Hammer Projects: Fikret Atay

The Turkish artist Fikret Atay makes videos that offer short vignettes of life in Batman, a Kurdish city near the border between Turkey and Iraq. Using a hand-held camera and natural lighting, Atay films young local residents as they perform traditional dances, beat makeshift drums, and play war games. His simple, unaffected style lends an apparently straightforward authenticity to the images, yet the meanings of the performers' actions remain mysterious to viewers unfamiliar with the local culture. Despite the difficulties of filming in the highly charged political atmosphere of Batman, Atay's insistence on the specificity of place gives the work a distinctive presence and, despite an occasional hint of danger, the sense of continuity of community.


Fikret Atay was born in 1976 in Batman, Turkey, a small Kurdish city on the Tigris River close to the Iraqi border. He received his degree in fine arts from Dicle University in Diyarbakir, Turkey, and currently lives in Paris. Atay has had solo exhibitions at the Kunstverein für die Rheinlande und Westfalen, Düsseldorf, Germany; Museo de Arte Contemporáneo, León, Spain; Maison de l’Architecture, Paris; and the Vienna Kunsthalle. His video works have been included in the group exhibitions Time Zones at the Tate Modern, London, and Adaptive Behavior at the New Museum of Contemporary Art, New York, and in several biennial exhibitions worldwide. Reviews of his work have appeared in Flash Art, Art Press, and Contemporary. This is Atay’s first solo exhibition at an American museum.


By Vasif Kortun

In 1997 the fifth Istanbul Biennial broke once and for all the domination of the secular, Western artistic elite in Turkey. Halil Altındere, a young artist from the southeast of the country, enlarged is national identity card to placard scale and duplicated it six times. In the section where his photograph should have been were a series of self-portraits that gradually, over the course of the six panels, left his identity behind. It may not have been the most novel piece in the exhibition, but it was the boldest display of Kurdish presence in contemporary art. (Turkish viewers would have understood from the birthplace listed on the card that the artist was most likely Kurdish, and his birth date is given as 0.01.1971, indicating that he was registered with the authorities after his birth.) In the more than eight years since the biennial, Kurdish artists living and working in the southeast have helped to diversify and radicalize the panorama of contemporary art in Turkey. While some of the works, especially those that reference political cartoons, have been one-liners or have suffered from over-the-top humor, those by such artists as Fikret Atay and Ahmet Ögüt have been able to complicate, convert, and reroute real-life traumas, thus escaping the burden of existing to serve as an example.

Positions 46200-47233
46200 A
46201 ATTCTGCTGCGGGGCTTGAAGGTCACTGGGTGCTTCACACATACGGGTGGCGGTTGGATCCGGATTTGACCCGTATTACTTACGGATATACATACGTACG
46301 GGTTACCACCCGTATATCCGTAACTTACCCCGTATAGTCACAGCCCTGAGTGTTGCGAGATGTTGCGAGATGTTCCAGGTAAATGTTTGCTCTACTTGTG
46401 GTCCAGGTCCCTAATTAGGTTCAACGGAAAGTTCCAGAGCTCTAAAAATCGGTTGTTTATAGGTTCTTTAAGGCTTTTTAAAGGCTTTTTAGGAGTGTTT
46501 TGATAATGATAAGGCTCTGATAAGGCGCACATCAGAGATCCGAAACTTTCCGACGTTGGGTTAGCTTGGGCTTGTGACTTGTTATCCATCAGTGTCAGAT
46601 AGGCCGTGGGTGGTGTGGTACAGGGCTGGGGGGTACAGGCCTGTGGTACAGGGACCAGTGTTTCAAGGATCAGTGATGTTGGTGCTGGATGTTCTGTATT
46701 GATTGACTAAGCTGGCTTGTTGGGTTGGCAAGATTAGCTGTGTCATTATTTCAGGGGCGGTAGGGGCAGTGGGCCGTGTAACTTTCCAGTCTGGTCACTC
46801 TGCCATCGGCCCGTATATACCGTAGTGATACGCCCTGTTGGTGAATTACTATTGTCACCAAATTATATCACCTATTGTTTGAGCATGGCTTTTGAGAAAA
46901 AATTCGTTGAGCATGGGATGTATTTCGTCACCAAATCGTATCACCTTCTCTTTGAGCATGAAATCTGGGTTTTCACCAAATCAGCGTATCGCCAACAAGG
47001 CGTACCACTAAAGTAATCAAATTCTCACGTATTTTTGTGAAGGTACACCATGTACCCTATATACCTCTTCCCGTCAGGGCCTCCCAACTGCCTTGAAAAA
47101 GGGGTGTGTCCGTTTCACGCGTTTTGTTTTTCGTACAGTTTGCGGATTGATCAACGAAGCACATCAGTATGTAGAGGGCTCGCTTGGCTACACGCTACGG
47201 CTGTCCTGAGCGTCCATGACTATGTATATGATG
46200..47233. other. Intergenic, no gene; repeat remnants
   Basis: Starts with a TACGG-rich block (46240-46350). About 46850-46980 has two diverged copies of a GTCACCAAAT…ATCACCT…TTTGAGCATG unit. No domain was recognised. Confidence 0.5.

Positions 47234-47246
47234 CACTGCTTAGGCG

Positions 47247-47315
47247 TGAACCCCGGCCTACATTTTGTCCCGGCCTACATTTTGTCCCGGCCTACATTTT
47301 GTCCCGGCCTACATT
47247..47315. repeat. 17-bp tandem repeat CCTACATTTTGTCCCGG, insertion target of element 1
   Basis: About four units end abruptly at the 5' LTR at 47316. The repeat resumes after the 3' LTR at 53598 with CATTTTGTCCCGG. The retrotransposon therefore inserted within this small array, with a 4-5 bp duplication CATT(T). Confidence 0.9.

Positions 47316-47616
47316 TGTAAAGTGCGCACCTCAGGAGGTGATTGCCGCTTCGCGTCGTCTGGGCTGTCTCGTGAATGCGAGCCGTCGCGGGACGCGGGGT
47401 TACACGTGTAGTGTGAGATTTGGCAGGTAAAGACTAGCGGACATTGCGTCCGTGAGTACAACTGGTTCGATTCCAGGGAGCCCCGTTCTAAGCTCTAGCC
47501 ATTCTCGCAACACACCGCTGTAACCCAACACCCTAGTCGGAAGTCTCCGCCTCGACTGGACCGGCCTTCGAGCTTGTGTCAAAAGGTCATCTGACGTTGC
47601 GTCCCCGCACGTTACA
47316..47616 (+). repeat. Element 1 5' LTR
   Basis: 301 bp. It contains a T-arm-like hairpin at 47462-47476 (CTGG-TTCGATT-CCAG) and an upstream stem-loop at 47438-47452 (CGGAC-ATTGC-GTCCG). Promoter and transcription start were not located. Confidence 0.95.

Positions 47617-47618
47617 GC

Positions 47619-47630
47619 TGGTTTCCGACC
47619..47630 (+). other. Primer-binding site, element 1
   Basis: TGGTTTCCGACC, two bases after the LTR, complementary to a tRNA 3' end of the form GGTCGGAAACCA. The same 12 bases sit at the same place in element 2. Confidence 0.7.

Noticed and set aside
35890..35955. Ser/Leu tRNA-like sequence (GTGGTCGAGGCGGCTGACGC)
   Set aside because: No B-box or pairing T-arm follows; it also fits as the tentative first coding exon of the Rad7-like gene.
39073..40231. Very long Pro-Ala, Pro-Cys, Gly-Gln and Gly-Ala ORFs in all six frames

At the end of 2002, I curated an exhibition in Istanbul of work by lesser-known artists from Turkey. The title of the show, Under the Beach, the Pavement, a reversal of the Situationist slogan, implied the inability to dream of another world, the breach between the promise and the reality of globalization, and how artists operate to insert themselves back into the system. Atay was one of the artists featured, and it was his first exhibition. The work arrived as a video CD—the cheapest of all formats—via Altındere, who has established relationships with any of his contemporaries, Kurdish and otherwise. Now you have to understand the utter impossibility not only of producing work but also of sharing it and making it public in Atay’s context, let alone the absurdity of earning a BA in fine arts in order to become a teacher in a nearby town. 


 Rebels of the Dance and Fast and Best Rebels of the Dance 

 Fast and Best  Bang!Bang!


 Lalo’s Story 

Vasif Kortun is the director of Platform Garanti Contemporary Art Center in Istanbul. In 2005 he was co-curator of the ninth International Istanbul Biennial.


Hammer Projects are made possible with support from The Horace W. Goldsmith Foundation, the Annenberg Foundation, Fox Entertainment Group's Arts Development Fee, the Los Angeles County Arts Commission, and members of the Hammer Circle.